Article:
Internet complaints up during pandemic: Report

The CCTS releases its 2020-21 Annual Report


Ottawa (December 6, 2021) – The Commission for Complaints for Telecom-television Services (CCTS) reports that it accepted over 17,000 complaints between August 1, 2020 and July 31, 2021 from Canadian consumers about their internet, phone and TV services, which represents a 9% increase year-over-year. This year’s report captures a full year of Canadians living through the pandemic, which began midway through the CCTS’ last Annual Report period.

The report highlights:

  • Over 17,000 complaints accepted
  • CCTS continues to successfully resolve nearly 9 out of 10 complaints
  • Disclosure of information and billing issues were raised the most often
  • The most complained-about services, from highest to lowest were wireless, internet, television and local phone
  • Wireless Code breaches decreased by 48% this year

Of the 405 service provider brands that participate in the CCTS, 10 of them received over 80% of all customer complaints accepted. The report includes a breakdown of complaints by service provider, and the nature of their customers’ complaints.

The CCTS saw a 12% increase in complaints about internet issues, driven by customers complaining more often about the quality of their internet service. Quality of service was the leading issue for internet customers. “With the COVID-19 pandemic, Canadians relied increasingly on their communications services, especially for remote work and learning, keeping in touch with loved ones, ordering essential items and leisure activities,” said Commissioner and CEO of the CCTS, Howard Maker. “We encourage providers to continue listening to consumers and actively work with their customers to fix problems as they arise. When they are unsuccessful, we are here to help consumers resolve disputes with their service provider.”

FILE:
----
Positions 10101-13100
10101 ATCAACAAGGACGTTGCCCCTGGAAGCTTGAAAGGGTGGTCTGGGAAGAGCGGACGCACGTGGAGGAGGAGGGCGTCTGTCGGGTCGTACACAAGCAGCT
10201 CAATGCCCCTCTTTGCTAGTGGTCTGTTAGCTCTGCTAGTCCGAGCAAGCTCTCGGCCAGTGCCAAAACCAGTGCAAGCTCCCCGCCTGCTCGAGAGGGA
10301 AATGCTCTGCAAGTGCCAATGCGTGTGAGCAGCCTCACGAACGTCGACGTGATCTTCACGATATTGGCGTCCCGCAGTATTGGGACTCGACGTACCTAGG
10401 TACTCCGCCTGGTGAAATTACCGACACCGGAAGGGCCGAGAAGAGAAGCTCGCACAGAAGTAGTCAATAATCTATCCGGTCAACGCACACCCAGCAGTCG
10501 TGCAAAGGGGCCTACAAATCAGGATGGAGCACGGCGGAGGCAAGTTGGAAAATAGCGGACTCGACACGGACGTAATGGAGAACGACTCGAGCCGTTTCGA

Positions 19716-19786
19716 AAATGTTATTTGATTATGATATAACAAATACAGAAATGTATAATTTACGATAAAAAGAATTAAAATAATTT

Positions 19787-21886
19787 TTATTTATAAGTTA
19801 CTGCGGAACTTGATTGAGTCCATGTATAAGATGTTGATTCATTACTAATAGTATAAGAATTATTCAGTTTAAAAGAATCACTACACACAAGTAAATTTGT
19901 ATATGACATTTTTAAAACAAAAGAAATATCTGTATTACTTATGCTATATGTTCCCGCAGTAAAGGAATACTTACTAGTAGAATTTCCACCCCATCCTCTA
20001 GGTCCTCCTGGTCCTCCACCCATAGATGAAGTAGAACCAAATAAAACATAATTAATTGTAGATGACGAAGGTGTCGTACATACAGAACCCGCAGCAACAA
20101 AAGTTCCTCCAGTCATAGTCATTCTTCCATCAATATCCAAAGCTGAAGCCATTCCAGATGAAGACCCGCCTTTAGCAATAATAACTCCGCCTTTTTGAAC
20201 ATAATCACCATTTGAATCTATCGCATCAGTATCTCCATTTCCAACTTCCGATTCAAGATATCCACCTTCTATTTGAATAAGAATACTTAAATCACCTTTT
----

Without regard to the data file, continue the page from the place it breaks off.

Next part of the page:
There were 18 confirmed breaches of the Canadian Radio-television and Telecommunications Commission (CRTC)-issued Internet Code. This code ensures that consumers are better informed about their rights and responsibilities to understand Internet service providers’ service contracts, plan prices and promotions. This was the first full year that the CCTS administered the new Code.

The CCTS conducted a public awareness poll and results show that awareness of the CCTS remains stable among Canadians since the last public poll in 2016. “Going forward, the CCTS remains committed to ensuring that Canadians are aware of their right to recourse to our free and impartial dispute resolution process,” explains Mr. Maker. “The CCTS is reviewing its Public Awareness Plan and will continue to develop new outreach initiatives.”

The CCTS is mandated to report publicly on its operations and activities on an annual basis. Customers who are unable to resolve an issue directly with their telecom or TV service provider can file their complaint online for free at for an independent and impartial review.